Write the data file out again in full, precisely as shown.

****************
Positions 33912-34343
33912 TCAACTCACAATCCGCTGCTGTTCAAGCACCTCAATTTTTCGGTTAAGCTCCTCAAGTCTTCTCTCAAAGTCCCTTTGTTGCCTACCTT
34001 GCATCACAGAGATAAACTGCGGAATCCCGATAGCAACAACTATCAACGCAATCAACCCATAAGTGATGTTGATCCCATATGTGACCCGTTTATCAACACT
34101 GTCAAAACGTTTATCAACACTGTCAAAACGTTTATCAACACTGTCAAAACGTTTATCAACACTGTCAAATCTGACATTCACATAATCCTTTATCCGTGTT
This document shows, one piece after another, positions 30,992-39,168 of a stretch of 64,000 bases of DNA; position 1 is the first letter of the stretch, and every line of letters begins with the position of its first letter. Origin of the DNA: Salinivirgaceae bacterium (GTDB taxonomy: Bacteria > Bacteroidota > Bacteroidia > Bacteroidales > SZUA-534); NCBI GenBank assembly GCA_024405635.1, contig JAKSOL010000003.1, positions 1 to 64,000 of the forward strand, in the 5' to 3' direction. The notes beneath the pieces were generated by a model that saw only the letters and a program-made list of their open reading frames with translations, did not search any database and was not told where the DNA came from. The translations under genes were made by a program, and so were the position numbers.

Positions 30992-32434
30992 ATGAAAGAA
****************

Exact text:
Positions 33912-34343
33912 TCAACTCACAATCCGCTGCTGTTCAAGCACCTCAATTTTTCGGTTAAGCTCCTCAAGTCTTCTCTCAAAGTCCCTTTGTTGCCTACCTT
34001 GCATCACAGAGATAAACTGCGGAATCCCGATAGCAACAACTATCAACGCAATCAACCCATAAGTGATGTTGATCCCATATGTGACCCGTTTATCAACACT
34101 GTCAAAACGTTTATCAACACTGTCAAAACGTTTATCAACACTGTCAAAACGTTTATCAACACTGTCAAATCTGACATTCACATAATCCTTTATCCGTGTT
This document shows, one piece after another, positions 30,992-39,168 of a stretch of 64,000 bases of DNA; position 1 is the first letter of the stretch, and every line of letters begins with the position of its first letter. Origin of the DNA: Salinivirgaceae bacterium (GTDB taxonomy: Bacteria > Bacteroidota > Bacteroidia > Bacteroidales > SZUA-534); NCBI GenBank assembly GCA_024405635.1, contig JAKSOL010000003.1, positions 1 to 64,000 of the forward strand, in the 5' to 3' direction. The notes beneath the pieces were generated by a model that saw only the letters and a program-made list of their open reading frames with translations, did not search any database and was not told where the DNA came from. The translations under genes were made by a program, and so were the position numbers.

Positions 30992-32434
30992 ATGAAAGAA